Evolution Occurring Before Our Very Eyes: Parasitoids Diverging Based on Host’s Food Source
Parasitic wasps, or parasitoids, lay their eggs inside other insects or animals, and their larvae feed on that insect or animal once they hatch. Many parasitoids lay their eggs in the larvae of other insects, for example caterpillars. Caterpillars often have adapted to feed on specific plants, called “host plants,” that may have chemical defensive properties (allelochemicals) that the caterpillars are able to cope with and sometimes incorporate in to their own chemical defenses. When parasitoids use these caterpillars as hosts, they too must adapt to the host plant’s toxins. These phenomena create a very interesting relationship between host plant, host insect, and parasitoid. The plant tries to defend against the host using toxins, the caterpillar incorporates and becomes immune to those toxins, and finally the parasitoids must adapt to the toxins present in the caterpillar host to guarantee its larvae can survive inside the host and eventually use it as food. Dr. Karen Kester received her PhD from the University of Maryland under the guidance of Dr. Pedro Barbosa researching the ability of parasitic wasps to adapt to the particular food plants and plant toxins of their insect hosts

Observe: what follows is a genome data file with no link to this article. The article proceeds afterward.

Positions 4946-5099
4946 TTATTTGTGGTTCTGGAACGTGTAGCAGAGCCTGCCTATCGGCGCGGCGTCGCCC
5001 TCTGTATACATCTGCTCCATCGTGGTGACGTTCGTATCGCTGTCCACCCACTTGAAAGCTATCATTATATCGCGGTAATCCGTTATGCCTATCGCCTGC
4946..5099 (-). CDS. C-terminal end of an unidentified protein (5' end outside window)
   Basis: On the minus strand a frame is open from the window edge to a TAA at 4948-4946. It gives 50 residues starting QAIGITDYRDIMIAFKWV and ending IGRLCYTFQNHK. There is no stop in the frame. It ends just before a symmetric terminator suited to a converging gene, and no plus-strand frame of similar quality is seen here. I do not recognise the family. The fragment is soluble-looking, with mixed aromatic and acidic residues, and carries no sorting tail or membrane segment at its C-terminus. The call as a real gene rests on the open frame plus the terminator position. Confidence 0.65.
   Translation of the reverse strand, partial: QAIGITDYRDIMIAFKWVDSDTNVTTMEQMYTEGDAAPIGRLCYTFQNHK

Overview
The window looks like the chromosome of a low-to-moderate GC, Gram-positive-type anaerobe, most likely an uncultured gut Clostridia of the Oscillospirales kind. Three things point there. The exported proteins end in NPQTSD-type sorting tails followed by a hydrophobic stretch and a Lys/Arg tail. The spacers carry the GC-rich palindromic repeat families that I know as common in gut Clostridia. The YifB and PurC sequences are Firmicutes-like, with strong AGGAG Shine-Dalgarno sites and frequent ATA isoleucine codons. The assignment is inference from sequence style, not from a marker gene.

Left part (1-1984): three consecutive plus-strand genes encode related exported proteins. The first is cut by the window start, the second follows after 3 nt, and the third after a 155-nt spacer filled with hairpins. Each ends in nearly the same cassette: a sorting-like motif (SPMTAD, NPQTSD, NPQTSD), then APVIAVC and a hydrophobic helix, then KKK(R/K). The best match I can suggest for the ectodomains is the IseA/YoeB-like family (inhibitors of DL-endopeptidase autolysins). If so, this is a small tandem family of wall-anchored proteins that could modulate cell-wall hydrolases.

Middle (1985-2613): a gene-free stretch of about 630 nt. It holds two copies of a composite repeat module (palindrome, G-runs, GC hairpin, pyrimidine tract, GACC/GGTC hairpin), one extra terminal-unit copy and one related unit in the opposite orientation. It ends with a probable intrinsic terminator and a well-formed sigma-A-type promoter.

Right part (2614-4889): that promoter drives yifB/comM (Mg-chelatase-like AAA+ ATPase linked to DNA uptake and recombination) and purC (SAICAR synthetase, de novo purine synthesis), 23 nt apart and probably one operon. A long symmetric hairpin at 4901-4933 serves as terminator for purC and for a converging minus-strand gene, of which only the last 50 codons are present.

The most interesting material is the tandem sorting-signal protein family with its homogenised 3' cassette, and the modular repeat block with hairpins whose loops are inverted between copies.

Parasitic wasps are a diverse group containing over 750,000 species, but the mechanisms of the group’s diversification are relatively unknown. Parasitic wasps are associated with a number of life history traits that can promote rapid adaptation to new hosts with specialized diets. These traits may have led to their incredible diversity. To test her hypotheses, Dr. Kester chose to focus on Cotesia congregata, a larval parasitoid of sphingid moths, including Manduca sexta caterpillars. These caterpillars have the ability to incorporate plant toxins into their own defense, for example the nicotine found in tobacco. Using field sites in multiple farms, and caterpillars feeding on either tomato or tobacco plants, she found that wasps localized to tomato-feeding caterpillars did poorly when made to parasitize tobacco-feeding caterpillars. On the other hand, wasps localized to tobacco fields had adapted to the nicotine toxins in the plants and the caterpillars and were able to cope with the toxicity. Dr. Kester determined that parasitoids can become genetically adapted to parasitize hosts found on locally abundant food plants (Barbosa et al, 1991; Kester & Barbosa, 1994).